However, you can minimize these issues by thoroughly vetting potential candidates, clearly communicating your needs, and setting realistic expectations with your project teams.
For churches who aren’t ready to invest in full-time paid staff, a great option is independent contractors. These are businesses or individuals you hire on a contract basis rather than regular employees.
The most common independent contractors you’ll find on sites like Fiverr and Upwork are graphic designers, video producers, copywriters, virtual assistants (VA), software developers, quality assurance (QA) testers, and bloggers/social media managers.
To get started with your first project on these sites—which typically have free and paid tiers—fill out an account application. Then it’s just searching for what you need or posting a project request so others can apply to complete your job.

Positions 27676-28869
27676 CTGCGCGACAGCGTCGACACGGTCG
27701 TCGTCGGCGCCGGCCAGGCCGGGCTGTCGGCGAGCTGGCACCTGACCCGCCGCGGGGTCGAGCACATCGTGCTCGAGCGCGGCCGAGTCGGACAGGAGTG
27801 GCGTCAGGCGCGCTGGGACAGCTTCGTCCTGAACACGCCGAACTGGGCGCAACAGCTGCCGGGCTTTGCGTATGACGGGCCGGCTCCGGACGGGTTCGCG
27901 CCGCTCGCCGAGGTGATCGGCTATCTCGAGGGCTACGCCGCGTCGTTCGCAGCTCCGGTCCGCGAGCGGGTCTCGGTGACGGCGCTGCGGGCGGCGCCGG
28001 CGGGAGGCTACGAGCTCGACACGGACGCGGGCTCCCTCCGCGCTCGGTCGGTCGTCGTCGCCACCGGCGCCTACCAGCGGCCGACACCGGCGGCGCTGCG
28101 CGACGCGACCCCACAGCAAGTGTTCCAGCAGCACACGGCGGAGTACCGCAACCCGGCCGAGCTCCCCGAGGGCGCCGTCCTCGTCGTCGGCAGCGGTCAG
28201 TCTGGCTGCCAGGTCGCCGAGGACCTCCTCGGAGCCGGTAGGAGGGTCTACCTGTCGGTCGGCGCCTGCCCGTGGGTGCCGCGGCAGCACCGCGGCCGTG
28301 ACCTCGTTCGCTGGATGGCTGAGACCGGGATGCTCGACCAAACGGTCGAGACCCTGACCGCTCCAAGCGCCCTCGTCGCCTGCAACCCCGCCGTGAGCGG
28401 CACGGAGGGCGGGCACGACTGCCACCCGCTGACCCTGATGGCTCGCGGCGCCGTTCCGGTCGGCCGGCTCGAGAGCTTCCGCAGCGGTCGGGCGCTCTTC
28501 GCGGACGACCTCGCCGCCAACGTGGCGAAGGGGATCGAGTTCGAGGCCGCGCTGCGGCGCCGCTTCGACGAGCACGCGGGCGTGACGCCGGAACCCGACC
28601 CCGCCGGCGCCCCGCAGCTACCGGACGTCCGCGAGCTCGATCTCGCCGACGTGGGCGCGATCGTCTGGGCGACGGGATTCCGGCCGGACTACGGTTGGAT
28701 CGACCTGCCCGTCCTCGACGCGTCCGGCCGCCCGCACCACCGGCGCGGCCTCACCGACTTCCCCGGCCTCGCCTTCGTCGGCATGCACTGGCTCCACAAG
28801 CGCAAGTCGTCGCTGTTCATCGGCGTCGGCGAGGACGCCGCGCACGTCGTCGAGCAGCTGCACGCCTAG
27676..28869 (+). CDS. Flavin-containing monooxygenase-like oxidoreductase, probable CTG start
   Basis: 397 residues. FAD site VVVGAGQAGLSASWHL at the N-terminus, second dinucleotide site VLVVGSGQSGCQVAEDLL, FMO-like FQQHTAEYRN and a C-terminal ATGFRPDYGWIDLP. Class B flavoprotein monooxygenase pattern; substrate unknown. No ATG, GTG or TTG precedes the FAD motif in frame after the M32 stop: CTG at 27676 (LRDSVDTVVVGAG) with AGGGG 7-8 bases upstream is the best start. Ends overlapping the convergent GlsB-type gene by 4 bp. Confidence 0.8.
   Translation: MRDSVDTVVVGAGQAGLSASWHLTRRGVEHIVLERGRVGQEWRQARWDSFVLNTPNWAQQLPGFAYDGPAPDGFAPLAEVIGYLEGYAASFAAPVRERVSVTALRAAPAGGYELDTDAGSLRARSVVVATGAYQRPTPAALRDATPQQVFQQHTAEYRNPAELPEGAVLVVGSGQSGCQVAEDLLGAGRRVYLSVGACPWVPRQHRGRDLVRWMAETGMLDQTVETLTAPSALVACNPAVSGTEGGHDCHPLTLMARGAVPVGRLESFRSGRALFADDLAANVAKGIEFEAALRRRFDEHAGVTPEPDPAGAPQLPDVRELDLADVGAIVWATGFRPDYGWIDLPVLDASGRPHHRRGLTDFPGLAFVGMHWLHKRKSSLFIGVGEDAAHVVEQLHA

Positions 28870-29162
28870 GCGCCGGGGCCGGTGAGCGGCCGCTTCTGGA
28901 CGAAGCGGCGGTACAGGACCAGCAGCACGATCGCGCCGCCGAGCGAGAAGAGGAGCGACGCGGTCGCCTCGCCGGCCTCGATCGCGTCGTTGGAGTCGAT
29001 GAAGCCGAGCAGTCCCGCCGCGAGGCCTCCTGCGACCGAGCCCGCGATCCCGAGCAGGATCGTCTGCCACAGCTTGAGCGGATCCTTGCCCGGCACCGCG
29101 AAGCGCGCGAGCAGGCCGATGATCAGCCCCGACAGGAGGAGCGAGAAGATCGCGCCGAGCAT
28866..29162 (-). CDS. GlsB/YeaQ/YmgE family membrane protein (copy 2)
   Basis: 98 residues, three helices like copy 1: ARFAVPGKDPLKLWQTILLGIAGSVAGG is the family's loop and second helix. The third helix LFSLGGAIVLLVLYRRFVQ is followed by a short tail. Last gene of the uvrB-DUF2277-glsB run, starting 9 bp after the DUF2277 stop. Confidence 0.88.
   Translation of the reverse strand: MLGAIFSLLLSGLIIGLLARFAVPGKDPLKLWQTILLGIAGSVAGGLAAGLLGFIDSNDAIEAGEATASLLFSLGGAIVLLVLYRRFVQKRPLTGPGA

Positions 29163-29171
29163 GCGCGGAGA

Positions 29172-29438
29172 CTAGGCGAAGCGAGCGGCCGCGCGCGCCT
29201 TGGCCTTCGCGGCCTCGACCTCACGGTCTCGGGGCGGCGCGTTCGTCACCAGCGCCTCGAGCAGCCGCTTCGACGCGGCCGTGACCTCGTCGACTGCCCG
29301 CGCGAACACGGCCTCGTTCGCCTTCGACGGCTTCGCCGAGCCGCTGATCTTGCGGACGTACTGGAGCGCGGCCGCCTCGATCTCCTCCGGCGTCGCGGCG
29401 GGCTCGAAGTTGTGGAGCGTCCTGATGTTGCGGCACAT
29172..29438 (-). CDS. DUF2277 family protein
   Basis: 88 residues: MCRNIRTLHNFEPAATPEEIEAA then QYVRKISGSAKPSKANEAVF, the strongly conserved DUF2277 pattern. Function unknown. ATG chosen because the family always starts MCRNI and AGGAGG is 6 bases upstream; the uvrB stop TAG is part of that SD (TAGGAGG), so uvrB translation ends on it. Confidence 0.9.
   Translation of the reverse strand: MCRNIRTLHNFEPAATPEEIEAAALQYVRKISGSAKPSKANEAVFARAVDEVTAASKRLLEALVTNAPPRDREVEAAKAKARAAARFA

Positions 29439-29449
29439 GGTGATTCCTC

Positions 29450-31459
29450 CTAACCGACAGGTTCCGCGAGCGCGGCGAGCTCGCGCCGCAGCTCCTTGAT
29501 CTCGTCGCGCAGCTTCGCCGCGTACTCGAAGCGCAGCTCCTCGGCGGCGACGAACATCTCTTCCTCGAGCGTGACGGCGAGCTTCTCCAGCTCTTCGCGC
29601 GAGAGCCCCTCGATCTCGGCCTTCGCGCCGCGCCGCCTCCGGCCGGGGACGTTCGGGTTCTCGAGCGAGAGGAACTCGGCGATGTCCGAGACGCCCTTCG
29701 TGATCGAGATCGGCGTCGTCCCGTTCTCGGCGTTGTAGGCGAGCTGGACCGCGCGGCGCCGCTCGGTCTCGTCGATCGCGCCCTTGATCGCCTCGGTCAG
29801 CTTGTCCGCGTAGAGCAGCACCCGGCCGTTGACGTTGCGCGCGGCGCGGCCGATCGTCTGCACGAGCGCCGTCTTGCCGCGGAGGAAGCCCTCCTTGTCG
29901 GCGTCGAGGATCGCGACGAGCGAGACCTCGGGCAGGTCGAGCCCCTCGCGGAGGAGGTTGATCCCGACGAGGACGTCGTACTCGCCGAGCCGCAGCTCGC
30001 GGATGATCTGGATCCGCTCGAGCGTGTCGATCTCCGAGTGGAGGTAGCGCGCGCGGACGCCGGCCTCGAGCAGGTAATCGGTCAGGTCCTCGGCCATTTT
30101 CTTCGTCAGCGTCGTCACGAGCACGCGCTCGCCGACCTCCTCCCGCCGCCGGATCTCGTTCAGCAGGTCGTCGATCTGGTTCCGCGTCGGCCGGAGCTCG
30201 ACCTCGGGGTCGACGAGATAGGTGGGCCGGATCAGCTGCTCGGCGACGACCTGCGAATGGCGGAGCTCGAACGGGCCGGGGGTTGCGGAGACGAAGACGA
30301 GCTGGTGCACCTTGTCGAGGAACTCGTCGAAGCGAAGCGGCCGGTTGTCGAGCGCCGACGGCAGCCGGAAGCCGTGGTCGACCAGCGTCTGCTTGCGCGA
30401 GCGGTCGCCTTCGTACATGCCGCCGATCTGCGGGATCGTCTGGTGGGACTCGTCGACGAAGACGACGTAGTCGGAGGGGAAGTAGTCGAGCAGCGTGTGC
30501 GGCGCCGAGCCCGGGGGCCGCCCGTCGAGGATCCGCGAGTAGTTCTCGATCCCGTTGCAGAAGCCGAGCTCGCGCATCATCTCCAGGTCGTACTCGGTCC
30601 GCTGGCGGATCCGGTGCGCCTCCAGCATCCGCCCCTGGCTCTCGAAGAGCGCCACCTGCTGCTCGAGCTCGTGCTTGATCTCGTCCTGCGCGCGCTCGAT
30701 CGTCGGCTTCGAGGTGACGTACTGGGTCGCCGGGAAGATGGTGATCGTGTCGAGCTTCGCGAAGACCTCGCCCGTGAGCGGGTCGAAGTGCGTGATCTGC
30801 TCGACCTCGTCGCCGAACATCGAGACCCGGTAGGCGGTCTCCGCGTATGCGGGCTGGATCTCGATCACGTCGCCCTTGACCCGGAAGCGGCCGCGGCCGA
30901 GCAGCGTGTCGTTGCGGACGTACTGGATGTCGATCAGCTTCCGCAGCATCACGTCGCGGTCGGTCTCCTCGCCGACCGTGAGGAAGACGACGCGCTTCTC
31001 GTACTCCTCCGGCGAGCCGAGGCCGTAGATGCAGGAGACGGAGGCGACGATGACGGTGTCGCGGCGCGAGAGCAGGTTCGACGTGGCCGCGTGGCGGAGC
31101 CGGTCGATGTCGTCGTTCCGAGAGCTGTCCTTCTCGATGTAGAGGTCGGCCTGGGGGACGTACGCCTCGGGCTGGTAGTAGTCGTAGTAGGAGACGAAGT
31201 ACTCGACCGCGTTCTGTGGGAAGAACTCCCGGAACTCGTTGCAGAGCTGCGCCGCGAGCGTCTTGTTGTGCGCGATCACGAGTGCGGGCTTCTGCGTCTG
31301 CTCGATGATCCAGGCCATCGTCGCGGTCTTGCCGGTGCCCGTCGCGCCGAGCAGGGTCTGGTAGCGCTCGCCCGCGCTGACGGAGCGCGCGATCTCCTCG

The payment can be made through a combination of your site’s internal payment system or by transferring funds directly into an independent contractor’s PayPal account or a similar service. And since you don’t have to pay anything upfront, there’s no risk involved.
Regarding finding freelancers, if you know exactly what you need to be done and how much time it should take, it shouldn’t be too hard to find someone within your budget. The more specific you are about what needs outsourcing, the better your chance of finding someone right for your church. Finding someone whose work fits well with yours may take some trial and error—but that’s part of what makes outsourcing worth it.
Plus, once you find a good fit, they can help your church continue to grow by taking on new projects over time. This helps ensure that you always have someone available when something requires extra attention.
If you want to learn more about the benefits of outsourcing and how it can save you money, check out this blog, The Costs of Hiring a Freelancer vs. In-House Employee.
Step by Step Checklist for Outsourcing Success
We’ve put together this step-by-step checklist to ensure you're getting the best out of your Fivver and Upwork experiences.